"New Rules" for Mideast Reporting
by Lenny Ben-David
Next time you read about Israel in the newspaper, be sure you know how to
read between the lines.
Every media outlet has its own stylebook, designed to be as fair and impartial as
possible. These days, however, it often seems like the Palestinian Minister of
Information is publishing and distributing his stylebook to dozens of newspapers
and media outlets.
Since September 2000, a new de facto "stylebook" has emerged for reporters
covering the Palestinian violence against Israel. In some cases, the "new
rules for reporting" are based on actual policies promulgated by news
organizations and editors.
Though elements of "pack journalism" are evident, there are probably no
conspiratorial hands behind the emergence of this de facto stylebook. For the most
part, reporters and correspondents have informally, perhaps even subconsciously,
adopted these guidelines.
Invariably, the new rules are biased against Israel.
For now, the bias appears to have had little impact on American public opinion
regarding Israel. In Europe, the stronger, more strident anti-Israel tone of much
of the media may be having a different impact.
Following are eight new "rules" for reporters covering the Middle East, as
distilled from hundreds of articles covering the recent violence:
Rule 1. Sensationalize the intensity and scope of Israeli military actions.
Call the Israeli actions "aggressive," "devastating" or
"intensive." [CNN, April 16] Refer to Israeli incursions into Palestinian
territory as "deep," even when they involve only 300 yards. [The New York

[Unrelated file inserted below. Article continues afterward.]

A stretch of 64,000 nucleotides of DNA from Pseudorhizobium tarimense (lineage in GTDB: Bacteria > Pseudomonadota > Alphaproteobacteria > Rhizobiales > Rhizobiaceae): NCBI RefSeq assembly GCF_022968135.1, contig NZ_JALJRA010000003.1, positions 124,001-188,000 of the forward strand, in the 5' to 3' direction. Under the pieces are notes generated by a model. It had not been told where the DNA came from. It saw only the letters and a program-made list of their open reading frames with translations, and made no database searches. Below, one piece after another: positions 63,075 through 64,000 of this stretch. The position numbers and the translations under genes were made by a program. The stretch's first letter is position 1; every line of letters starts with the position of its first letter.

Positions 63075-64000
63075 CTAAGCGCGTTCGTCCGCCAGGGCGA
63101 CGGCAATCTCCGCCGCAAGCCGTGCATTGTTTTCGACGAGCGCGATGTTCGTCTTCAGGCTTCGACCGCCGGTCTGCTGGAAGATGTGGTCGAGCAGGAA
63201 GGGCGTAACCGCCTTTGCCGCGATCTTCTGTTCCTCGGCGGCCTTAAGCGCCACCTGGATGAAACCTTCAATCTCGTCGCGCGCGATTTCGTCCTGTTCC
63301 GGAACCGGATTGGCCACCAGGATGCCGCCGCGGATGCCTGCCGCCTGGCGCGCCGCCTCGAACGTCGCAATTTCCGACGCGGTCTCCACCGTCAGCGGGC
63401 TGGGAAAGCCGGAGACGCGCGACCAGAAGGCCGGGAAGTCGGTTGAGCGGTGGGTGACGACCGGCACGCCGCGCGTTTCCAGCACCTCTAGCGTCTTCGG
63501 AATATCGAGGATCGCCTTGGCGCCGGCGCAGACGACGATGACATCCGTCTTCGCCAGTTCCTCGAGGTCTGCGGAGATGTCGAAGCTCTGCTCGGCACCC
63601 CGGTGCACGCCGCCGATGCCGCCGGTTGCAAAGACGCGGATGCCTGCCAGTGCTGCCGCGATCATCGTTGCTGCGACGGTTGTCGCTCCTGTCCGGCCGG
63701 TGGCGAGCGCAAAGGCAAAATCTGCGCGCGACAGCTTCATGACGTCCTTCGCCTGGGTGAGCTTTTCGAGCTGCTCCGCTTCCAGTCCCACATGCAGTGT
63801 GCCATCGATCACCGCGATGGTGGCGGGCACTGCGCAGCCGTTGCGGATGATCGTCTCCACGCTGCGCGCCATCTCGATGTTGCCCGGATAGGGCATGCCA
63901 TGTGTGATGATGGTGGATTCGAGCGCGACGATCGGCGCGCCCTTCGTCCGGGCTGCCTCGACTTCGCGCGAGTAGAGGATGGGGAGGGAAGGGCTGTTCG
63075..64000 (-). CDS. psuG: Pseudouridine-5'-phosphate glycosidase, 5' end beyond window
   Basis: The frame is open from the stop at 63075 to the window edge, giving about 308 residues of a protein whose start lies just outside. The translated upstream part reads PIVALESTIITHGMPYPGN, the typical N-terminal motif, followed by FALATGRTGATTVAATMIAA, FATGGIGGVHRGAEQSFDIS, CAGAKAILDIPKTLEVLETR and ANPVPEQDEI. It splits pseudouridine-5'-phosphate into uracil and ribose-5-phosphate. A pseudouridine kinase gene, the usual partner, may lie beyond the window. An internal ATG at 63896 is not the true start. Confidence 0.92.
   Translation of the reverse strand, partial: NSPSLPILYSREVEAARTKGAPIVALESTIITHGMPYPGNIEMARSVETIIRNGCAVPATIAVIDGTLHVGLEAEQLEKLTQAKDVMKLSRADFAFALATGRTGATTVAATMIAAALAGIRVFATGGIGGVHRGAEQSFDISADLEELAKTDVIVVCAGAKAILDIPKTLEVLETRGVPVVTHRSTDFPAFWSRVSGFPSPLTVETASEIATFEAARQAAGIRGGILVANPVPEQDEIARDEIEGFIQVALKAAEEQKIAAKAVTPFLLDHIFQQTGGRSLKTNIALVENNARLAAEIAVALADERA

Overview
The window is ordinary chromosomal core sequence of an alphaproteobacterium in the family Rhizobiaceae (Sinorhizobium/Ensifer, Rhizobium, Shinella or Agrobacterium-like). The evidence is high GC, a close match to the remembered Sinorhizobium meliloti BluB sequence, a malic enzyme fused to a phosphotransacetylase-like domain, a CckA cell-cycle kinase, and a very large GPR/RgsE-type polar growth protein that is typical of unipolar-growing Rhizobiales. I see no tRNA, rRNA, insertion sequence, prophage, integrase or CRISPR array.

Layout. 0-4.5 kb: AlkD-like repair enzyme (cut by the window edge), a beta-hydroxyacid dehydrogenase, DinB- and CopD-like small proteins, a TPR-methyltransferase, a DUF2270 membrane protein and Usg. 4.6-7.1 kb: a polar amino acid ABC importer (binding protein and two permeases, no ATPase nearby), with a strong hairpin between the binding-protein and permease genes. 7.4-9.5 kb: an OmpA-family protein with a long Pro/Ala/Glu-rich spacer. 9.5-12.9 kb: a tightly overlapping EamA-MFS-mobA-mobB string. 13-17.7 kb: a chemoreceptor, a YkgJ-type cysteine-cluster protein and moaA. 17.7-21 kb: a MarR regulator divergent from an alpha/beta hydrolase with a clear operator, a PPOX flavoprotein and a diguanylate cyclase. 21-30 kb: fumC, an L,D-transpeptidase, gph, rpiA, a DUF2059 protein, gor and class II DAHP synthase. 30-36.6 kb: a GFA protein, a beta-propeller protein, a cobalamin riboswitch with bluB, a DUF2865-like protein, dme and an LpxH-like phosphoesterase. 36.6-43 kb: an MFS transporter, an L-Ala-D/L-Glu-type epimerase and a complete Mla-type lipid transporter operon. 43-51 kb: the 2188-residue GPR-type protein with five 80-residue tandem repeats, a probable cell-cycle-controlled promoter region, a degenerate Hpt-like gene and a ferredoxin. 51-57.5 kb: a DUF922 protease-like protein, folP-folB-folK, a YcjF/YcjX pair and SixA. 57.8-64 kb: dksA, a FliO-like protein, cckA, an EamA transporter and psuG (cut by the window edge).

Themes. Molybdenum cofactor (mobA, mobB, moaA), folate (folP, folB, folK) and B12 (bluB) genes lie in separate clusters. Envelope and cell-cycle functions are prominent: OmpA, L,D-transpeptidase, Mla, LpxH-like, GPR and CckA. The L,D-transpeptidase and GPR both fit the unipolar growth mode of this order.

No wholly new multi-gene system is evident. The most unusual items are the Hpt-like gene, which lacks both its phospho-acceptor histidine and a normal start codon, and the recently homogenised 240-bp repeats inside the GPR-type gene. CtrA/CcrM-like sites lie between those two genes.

Times, April 14] On the other hand, refer to Palestinian mortar attacks as
"ineffective" or "falling harmlessly" even though the intent of the
mortar teams is malevolent.
Rule 2. Whitewash Palestinian acts of violence.
No longer label Palestinian bombings and shootings of Jewish civilians as
"terrorism," nor the perpetrators as "terrorists." Label the
perpetrators as "militants" or "activists." [Associated Press, BBC;
CNN, The Guardian, et. al, March 27] Even bombs planted in the middle of Israeli
marketplaces are not classified as "terrorism." Reporters may make
exceptions to the rule when their own "ox is being gored." For example, in
referring to Irish bombers as "terrorists," the BBC's News Online
declares: "It has long been the policy of the domestic service to refer to
terrorists in Northern Ireland... but the policy of the World Service is not to refer
to anyone in those terms." According to BBC Newshour duty editor Maya Fish,
"In BBC World Service reporting the word 'terrorist' is not used, no matter who
plants bombs, kills or murders."
Rule 3. Blame it on the settlements.
Mitigate Palestinian aggression and attacks by labeling Israeli victims as
"settlers" and the locations of the attacks as "settlements" or
"occupied territories." Label the Jerusalem neighborhoods of Gilo and French
Hill as "settlements" and "settler enclaves" -- even though they have
been part of Jerusalem for 30 years and house tens of thousands of middle class Jewish
families. [CNN, Reuters, AP, and others]. When possible, call Israeli towns within the
Green Line, such as Sderot, "settlements," as well. [Guardian, April 17].
Further, refer to all Jewish victims in the territories as "settlers" -- whether
a 14-year-old boy or a 10-month-old baby. Label Israeli residents in areas of Jerusalem,
the West Bank and Gaza as some new non-civilian entity, as in The New York Times'
reference to Israeli "soldiers, settlers and civilians." [March 10]
Rule 4. Deprecate Israeli leaders; sympathize with Arafat.
Always refer to Ariel Sharon as "hard-line," "war criminal,"
"vilified by Arabs," or "The Bulldozer." Never refer to Yasser Arafat
as "the former terrorist" or bellicose, corrupt, or despotic. Whenever possible,
solicit sympathy by referring to Arafat's old age or as "Parkinson's-haunted"
[The Independent, UK, April 17, 2001]
Rule 5. Blame Israel for all Palestinian casualties.
Blame Israel, whether for "work accidents" in Palestinian bomb factories,